If the Ford Bantam successor happens, it will likely take design inspiration from the Maverick.
If the Ford Bantam successor happens, it will likely take design inspiration from the Maverick.

Bantam reboot? Ford exec hints at smaller bakkie for markets like SA

By Jason Woosey Time of article published Oct 11, 2021

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Detroit - The South African-developed Ford Bantam compact bakkie has been off the market for exactly 10 years now, but it could be getting a spiritual successor according to the latest rumours out of the US.

Ford recently launched its Maverick pick-up in the US as a ‘compact’ double cab that slots beneath the Ranger, although with an overall length of just over five metres, the newcomer is not exactly small. But could Ford be considering something smaller? US website Muscle Cars & Trucks recently posed this question to Ford’s chief product platform and operations officer Hau Thai-Tang, and not only did he hint that the company is keen on such a vehicle, but South Africa was also mentioned as a possible market.

“Maybe,” Thai-Tang told MC&T. “There’s certainly (opportunity) in other markets like South America and South Africa. But the Maverick is a great story. We leveraged the Bronco Sport (platform), we did all of our Built Ford Tough validation on it, and the decision to go full hybrid eliminates the decision for first time buyers on fuel efficiency and operational costs.”

The new Maverick is the cheapest Ford product on sale in the US, where prices start at $20 000 (approximately R300 000), but it is not destined for South Africa at this stage as it’s only being built in left-hand drive form.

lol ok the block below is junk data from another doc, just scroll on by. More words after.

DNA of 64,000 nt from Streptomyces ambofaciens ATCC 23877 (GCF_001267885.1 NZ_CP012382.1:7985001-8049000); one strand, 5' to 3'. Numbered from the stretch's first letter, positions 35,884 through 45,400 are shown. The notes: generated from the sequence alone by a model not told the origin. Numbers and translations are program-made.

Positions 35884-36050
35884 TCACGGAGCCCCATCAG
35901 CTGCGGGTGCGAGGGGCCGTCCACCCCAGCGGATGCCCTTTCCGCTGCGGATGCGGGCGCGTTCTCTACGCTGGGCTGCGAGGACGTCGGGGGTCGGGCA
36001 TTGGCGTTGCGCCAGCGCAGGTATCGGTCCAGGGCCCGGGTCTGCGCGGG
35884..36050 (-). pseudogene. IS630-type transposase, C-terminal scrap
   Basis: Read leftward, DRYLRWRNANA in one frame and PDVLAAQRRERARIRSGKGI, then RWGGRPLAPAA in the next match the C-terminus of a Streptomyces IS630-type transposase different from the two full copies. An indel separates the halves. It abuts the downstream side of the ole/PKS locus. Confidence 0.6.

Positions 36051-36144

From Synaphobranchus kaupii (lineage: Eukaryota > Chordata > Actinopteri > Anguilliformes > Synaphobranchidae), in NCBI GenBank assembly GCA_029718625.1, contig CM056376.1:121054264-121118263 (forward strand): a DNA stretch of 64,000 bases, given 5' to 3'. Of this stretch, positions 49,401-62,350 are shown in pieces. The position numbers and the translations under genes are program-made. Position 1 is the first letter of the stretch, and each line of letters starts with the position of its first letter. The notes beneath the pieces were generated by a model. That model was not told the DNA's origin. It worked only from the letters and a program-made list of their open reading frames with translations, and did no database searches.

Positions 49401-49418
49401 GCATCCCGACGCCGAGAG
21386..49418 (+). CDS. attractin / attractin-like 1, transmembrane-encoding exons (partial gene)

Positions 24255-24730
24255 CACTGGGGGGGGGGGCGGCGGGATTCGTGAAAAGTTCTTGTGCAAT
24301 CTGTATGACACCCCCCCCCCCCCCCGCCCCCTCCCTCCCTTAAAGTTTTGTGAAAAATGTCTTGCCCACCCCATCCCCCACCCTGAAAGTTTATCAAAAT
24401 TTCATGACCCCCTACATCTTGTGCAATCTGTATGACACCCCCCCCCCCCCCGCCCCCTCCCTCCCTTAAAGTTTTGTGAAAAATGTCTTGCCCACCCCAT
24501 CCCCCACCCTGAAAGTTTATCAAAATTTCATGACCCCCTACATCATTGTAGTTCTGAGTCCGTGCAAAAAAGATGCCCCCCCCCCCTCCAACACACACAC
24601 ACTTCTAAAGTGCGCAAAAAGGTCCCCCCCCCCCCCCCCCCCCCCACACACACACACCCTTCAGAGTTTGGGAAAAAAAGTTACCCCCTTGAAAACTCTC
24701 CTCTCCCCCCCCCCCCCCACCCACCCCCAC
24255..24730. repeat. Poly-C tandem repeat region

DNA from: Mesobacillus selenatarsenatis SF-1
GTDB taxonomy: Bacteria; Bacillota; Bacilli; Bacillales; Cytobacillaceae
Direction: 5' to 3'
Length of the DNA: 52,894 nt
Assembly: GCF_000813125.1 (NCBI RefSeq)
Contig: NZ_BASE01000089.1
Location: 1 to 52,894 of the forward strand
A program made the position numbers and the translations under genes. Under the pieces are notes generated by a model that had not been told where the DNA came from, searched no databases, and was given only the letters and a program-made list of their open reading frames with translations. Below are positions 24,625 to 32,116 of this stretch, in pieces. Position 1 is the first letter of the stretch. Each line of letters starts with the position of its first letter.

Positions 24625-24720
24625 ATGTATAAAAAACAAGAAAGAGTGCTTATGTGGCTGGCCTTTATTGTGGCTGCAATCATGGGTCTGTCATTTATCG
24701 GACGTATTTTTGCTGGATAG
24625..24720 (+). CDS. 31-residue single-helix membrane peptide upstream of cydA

If Ford decides to build a smaller bakkie for markets such as South Africa, it’s not clear whether it would be offered in double cab or single cab configurations, or both for that matter. Ford could take some inspiration from the new-generation Fiat Strada in Brazil, which is offered in both formats. It’s too early to say what kind of powertrains would be offered in the Bantam successor, but Ford’s 1.5-litre three-cylinder petrol engine, in normally aspirated and turbocharged guises, would probably slot in quite comfortably.

While such a vehicle would no doubt be developed abroad, it’s interesting to note the the Ford Bantam was a South African creation, with the first-generation based on the MK3 Escort, the second iteration borrowing from the Mazda 323-based Laser and the third and final Bantam sharing DNA with the Ford Fiesta and Ikon.

This was the last Ford Bantam every produced.

The last Ford Bantam crossed the assembly line in late 2011. At the time Ford SA said it was seeking to maximise efficiency of scale by converting the local assembly plant in Silverton into a one-platform operation that builds the Ranger for local consumption and export.

On that subject, the next-generation Ford Ranger, due in 2022, is also set to be built locally and you can get an early look at it here.

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